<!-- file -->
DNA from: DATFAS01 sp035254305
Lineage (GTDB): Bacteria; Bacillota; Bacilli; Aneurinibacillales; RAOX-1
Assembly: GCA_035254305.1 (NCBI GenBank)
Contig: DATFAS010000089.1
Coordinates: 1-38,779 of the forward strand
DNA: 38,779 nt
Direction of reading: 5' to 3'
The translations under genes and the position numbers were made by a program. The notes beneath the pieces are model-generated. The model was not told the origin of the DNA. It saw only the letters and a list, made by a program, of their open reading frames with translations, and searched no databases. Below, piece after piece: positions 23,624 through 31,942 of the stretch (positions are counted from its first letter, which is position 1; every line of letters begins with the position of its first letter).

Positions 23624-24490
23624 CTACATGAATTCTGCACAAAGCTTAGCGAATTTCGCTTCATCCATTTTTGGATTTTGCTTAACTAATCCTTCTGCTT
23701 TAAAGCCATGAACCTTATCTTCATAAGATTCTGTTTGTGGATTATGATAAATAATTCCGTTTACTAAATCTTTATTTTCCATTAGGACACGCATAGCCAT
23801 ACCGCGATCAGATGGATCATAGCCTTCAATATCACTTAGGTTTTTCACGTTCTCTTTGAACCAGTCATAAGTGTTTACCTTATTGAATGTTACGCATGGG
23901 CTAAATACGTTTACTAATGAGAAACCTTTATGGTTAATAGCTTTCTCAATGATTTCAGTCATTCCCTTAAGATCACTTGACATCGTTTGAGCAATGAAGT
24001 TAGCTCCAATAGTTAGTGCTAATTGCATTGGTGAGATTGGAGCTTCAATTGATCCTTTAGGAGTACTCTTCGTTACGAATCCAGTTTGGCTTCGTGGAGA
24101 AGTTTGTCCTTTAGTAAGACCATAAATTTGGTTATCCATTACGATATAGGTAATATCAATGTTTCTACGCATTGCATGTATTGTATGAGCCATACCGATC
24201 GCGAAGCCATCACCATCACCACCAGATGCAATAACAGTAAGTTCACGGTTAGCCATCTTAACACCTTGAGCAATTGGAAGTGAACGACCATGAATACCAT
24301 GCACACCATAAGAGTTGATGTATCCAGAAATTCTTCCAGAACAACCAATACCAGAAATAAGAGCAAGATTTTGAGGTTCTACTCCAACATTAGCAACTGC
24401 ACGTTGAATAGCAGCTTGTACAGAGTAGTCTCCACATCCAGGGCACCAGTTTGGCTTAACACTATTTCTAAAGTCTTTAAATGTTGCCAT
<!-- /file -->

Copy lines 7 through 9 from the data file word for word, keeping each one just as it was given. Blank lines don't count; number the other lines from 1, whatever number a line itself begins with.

Direction of reading: 5' to 3'
The translations under genes and the position numbers were made by a program. The notes beneath the pieces are model-generated. The model was not told the origin of the DNA. It saw only the letters and a list, made by a program, of their open reading frames with translations, and searched no databases. Below, piece after piece: positions 23,624 through 31,942 of the stretch (positions are counted from its first letter, which is position 1; every line of letters begins with the position of its first letter).

Positions 23624-24490